Climate + Color: Can Paint, Architecture and Design Reverse Climate Change?
03/05/2020 | specs+spaces staff |
When it comes to products and services, phrases like “environmentally-friendly” and “sustainable” have been knocking at our collective consumer consciousness for years but, perhaps today more than ever, companies and governments are embracing these values as guiding principles in their work. California municipalities of Beverly Hills, Los Angeles and Long Beach, for example, have all banned single-use plastic bags, and eco-conscious companies are doubling down on reusing and recycling more materials in their production line.
In the U.S., buildings emit nearly half of the carbon dioxide. Photo credit: MARNI EPSTEIN-MERVIS
Is Climate Change A Design Problem?
Climate change is an issue of every industry — and no doubt — it is a problem the design industry must face, as well. Architects, developers, material makers and designers are reshaping their practices to reduce waste and encourage more energy-efficient living. These topics were just a few discussed at the recent 2°C Symposium on Climate Change organized by the Los Angeles Chapter of The American Institute of Architects (AIA). The symposium gathered architects, urban planners and government officials to discuss the exciting ways in which design can play a part in building more efficient and equitable housing and transportation systems in the age of Los Angeles’ Green New Deal.
Why does design play such a large role in the conversation around climate change? Because, in the U.S. buildings, consume 40 percent of the energy, annually, and also emit nearly half of the carbon dioxide in the country, according to Architect Magazine.
How Are Designers Designing For Climate Change?
Sustainable design and construction are not just priorities on the West Coast, however. In an interview with Architectural Digest Stephanie Horowitz, managing director of ZeroEnergy Design in Boston, discusses the need to design significantly beyond any designated building code in order to affect change. Also in Boston, another design studio — Generate — will build a new apartment development using cross-laminated timber (CLT), replacing the more energy-intensive concrete and steel in the construction process, Dezeen reports. The five-story complex, which is intended to meet Passivhaus standards for maximum energy efficiency, will also store carbon dioxide emissions, because CLT captures carbon dioxide from the environs and holds it in its cellular fiber, says a Generate representative. Similarly, Swedish-based architecture studio White Arkitekter announced in early 2020 its goal to create entirely carbon neutral designs by 2030. "We know that the materials used for products and for buildings are the major cause of carbon emissions," said White Arkitekter CEO Alexandra Hagen at a panel at the Dezeen Awards 2020.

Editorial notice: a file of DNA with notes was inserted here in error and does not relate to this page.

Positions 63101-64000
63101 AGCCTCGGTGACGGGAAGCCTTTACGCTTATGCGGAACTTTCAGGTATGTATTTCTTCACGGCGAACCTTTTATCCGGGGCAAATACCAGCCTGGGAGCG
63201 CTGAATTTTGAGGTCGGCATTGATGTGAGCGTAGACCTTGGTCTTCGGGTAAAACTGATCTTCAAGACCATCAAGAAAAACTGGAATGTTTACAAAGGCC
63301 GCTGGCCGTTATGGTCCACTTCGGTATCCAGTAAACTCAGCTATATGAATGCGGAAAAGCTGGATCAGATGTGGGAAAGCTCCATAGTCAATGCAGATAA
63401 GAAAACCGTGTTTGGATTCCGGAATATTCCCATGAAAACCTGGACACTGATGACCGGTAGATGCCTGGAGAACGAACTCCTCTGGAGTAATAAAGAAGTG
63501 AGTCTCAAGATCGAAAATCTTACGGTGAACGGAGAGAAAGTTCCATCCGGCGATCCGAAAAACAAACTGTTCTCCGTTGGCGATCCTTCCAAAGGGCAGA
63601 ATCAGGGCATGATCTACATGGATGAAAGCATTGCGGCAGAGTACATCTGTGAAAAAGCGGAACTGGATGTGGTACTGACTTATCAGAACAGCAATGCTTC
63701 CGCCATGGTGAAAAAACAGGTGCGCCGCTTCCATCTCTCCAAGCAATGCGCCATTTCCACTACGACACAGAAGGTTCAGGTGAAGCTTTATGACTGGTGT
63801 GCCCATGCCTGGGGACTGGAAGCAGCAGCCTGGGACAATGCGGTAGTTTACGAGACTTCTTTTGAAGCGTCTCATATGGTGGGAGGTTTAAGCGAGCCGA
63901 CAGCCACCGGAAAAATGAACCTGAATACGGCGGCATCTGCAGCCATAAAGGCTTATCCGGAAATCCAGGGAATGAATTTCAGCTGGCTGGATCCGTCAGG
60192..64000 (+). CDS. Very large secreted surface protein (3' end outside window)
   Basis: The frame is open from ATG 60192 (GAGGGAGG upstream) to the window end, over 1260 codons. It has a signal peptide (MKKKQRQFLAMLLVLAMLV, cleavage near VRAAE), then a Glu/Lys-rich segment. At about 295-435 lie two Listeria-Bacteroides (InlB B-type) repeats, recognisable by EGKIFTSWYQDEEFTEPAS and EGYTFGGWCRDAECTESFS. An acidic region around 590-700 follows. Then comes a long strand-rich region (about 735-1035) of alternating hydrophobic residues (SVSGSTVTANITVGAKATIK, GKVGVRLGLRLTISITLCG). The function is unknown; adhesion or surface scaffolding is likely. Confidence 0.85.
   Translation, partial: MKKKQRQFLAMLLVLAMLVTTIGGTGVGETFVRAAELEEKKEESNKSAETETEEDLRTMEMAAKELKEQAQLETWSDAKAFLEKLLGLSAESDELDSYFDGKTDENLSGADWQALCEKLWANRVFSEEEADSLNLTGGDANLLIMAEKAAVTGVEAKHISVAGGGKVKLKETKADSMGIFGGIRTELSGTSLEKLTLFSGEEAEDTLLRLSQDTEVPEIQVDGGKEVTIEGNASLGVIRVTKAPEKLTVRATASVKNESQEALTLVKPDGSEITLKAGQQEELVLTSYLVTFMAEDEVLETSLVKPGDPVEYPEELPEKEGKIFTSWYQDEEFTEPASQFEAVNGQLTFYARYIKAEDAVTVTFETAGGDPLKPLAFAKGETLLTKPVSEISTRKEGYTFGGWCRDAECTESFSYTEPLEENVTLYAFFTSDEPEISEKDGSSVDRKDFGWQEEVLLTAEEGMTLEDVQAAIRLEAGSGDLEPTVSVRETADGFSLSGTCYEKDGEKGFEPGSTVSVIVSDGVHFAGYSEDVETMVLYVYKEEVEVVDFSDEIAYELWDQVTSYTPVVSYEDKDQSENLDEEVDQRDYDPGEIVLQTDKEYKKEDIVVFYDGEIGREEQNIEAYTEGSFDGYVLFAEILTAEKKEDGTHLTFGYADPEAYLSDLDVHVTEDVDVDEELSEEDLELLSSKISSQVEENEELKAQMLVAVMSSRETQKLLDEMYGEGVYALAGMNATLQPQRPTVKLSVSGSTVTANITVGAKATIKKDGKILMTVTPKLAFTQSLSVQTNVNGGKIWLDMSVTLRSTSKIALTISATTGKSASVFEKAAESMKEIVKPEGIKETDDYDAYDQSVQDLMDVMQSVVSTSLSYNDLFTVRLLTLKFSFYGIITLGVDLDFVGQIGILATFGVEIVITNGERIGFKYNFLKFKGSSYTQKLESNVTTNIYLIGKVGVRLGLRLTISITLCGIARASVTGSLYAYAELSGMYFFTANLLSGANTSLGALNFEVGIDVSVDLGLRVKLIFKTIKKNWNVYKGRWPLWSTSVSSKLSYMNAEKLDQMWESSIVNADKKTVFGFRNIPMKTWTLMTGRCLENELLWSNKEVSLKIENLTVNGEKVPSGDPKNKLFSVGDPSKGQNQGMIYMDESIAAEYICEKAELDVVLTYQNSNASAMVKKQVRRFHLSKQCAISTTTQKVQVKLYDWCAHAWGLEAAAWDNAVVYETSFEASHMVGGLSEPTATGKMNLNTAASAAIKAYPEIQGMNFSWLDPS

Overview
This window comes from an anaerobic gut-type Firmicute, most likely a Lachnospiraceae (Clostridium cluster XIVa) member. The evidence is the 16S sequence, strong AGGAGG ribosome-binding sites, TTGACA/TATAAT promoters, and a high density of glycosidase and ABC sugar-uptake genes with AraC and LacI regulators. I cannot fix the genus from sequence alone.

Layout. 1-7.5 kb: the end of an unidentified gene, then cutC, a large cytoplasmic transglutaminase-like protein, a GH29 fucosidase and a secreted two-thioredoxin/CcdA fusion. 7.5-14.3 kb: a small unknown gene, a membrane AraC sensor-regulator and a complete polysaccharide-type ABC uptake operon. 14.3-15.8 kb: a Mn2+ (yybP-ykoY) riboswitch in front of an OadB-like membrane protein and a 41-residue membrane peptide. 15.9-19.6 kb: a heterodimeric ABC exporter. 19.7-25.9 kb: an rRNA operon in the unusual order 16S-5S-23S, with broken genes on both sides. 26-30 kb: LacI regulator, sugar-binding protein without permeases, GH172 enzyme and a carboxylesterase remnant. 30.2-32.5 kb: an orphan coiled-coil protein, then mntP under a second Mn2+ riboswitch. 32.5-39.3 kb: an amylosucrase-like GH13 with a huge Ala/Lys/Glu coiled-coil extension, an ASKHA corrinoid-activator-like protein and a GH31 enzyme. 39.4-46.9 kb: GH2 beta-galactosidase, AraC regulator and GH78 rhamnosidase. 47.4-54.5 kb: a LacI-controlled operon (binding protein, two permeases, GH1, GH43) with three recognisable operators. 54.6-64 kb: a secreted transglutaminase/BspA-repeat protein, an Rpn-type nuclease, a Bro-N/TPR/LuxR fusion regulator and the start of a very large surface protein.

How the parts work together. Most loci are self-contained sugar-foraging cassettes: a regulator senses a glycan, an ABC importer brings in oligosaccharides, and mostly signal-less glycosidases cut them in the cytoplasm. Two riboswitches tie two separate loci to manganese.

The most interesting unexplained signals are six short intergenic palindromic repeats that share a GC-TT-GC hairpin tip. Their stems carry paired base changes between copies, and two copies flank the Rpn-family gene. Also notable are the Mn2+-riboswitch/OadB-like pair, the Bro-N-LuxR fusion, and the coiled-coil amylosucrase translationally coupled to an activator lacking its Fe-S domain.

Leading The Charge In “Green” Paint Technology
As a leading commercial and residential paint manufacturer, Dunn-Edwards Paints also challenges itself to share in the design and construction world’s shift to more earth-friendly practices and products.
Not only has Dunn-Edwards Paints been awarded LEED Gold Certification by the U.S. Green Building Council but Green Builder Media calls Dunn-Edwards a company that embodies the green value equation trilogy of indoor air quality (IAQ), building and design excellence, and quality.
Dunn-Edwards Paints’ Director of Environmental Affairs Robert Wendoll, explains, “As far as our products are concerned, it is the combination of high-quality performance and real dedication to reducing or eliminating the hazards of products.” That means our paint formulations do not include (among other things) asbestos, benzene, cadmium and chromium pigments, chlorinated solvents, dioxin, ethylene glycol, formaldehyde,
lead, mercury, methylene chloride, or phthalates.
Photo Credit: BETHANY NAUERT PHOTOGRAPHY
We tackle environmental sustainability practices in three ways: crafting quality paint, thereby reducing the consumer’s need for the product; creating low and zero VOC (volatile organic compounds) paint formulas; and in cutting waste in our supply chain. “With the introduction of new raw materials and coatings technologies we now have our best-performing interior paint, Everest, which also happens to be Zero VOC. It has excellent application performance and long-term durability characteristics,” Wendoll said. Durability and quality matters because the longer a paint application lasts, the need to re-manufacture and re-apply more paint is decreased.
But we didn’t just stop at our paints; we also streamlined supply chain practices, recycle metal containers and repair and reuse wooden pallets to cut waste. Today, Dunn-Edwards recycles more than 95 percent of its waste stream and seeks to keep pushing the ability to recycle and reuse more.
If you need help in deciding whether the Everest line of paint is right for your next project, read more about it here.